Thursday, January 05, 2006

For the Old Maestro, a poem by S. Marty

For the Old Maestro

I have come to be, like you
“A quiet madman, never far from tears”
My titans vanquished or subdued
My guides and teachers gone
no answering “Ou sont les neiges d’antan?”

We grow smaller with each life that’s shed
Even as our children turn to us
expecting a giant’s offering
like yours. In that little class room
at Sir George, the ladies young
and not so young sat forward and they clung
to every word. We young men stayed

Back, and tossed out arrogant questions
that shocked your followers but though
you brushed off our parries and our snide
asides, you seldom used the power
of your wit, to whip young ingenues in line
Until I ventured “Sex isn’t everything...”

The women turned and hissed me down
like snakes, but you laughed a lion’s laugh
because you knew the problem was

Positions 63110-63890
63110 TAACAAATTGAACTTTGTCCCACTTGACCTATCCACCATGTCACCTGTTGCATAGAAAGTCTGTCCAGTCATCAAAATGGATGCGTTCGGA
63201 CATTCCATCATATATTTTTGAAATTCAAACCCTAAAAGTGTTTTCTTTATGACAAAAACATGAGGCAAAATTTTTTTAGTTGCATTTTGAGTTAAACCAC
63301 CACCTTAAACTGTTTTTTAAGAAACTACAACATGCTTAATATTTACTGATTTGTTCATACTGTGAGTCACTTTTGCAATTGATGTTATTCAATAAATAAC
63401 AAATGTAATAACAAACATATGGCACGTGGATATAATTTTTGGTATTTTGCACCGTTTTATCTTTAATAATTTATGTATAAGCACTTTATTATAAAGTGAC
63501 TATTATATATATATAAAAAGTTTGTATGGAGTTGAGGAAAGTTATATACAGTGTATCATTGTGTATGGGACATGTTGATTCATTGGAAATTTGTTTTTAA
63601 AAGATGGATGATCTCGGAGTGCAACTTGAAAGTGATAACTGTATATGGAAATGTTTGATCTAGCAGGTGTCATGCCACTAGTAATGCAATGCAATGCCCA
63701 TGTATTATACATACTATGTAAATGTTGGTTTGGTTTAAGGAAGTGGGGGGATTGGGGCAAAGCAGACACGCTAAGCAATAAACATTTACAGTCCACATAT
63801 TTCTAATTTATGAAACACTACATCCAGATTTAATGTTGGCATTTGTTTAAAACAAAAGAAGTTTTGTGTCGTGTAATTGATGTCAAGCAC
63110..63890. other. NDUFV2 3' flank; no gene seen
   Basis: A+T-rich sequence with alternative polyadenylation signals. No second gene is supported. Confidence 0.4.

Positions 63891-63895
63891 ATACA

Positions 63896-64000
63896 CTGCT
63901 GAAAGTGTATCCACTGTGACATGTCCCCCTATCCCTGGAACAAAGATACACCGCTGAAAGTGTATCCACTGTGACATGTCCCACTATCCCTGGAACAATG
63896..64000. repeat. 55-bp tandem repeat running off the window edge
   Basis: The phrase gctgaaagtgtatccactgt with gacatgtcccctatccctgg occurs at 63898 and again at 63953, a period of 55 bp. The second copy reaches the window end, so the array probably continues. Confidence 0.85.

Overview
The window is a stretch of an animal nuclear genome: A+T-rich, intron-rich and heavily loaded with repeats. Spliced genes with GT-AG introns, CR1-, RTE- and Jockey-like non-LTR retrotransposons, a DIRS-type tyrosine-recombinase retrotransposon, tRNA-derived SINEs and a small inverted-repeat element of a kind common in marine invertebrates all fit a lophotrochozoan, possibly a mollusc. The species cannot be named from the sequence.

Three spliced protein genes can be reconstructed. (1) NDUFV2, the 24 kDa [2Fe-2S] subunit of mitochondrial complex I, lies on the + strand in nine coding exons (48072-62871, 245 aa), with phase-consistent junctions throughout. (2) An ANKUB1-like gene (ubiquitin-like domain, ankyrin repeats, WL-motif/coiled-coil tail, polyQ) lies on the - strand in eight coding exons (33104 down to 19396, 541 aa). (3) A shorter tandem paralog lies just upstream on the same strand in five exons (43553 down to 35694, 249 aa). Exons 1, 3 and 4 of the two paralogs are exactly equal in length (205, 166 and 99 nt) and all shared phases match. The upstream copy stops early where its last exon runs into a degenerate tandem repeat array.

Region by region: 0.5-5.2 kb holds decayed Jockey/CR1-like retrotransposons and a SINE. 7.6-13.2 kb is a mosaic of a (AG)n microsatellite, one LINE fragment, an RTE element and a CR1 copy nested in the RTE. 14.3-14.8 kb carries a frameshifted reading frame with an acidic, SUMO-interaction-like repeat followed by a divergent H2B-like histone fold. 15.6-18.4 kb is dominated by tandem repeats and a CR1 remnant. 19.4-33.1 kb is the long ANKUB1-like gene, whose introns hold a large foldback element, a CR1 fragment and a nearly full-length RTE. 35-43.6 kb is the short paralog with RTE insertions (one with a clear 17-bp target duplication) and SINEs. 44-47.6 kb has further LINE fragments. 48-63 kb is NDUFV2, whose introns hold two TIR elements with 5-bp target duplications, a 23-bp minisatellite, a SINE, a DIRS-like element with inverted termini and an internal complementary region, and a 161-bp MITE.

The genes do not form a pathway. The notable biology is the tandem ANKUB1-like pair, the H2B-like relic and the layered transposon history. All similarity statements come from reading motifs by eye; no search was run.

I hadn’t had enough to know

And after class you clapped me on the back
Claiming my friendship forever then and said
“Read Lawrence first, young Marty
then we’ll talk again”

I never tried to write like you
and never will. Good fortune brought me
to your door to hear what I had never heard
before, that poets were the true priests
The unacknowledged leaders still
What you believed, and taught

Whether it was true or not
You made us proud
To write what others tried
to beat out of our skins
in the little red neck towns

You made us proud
to be ourselves
In l965, when first we heard
Poetry was not dead and in a book

Poetry was this lion headed Jew
This fierce and joyous rowdy man
Opening the door to singing school
In cosmopolitan Montreal

I stepped through and
did I leap or did I fall?
Into the wide and welcoming arms
of the word


Sid Marty, Pincher Creek, Alberta
Jan. 4. 2005

11:20 PM

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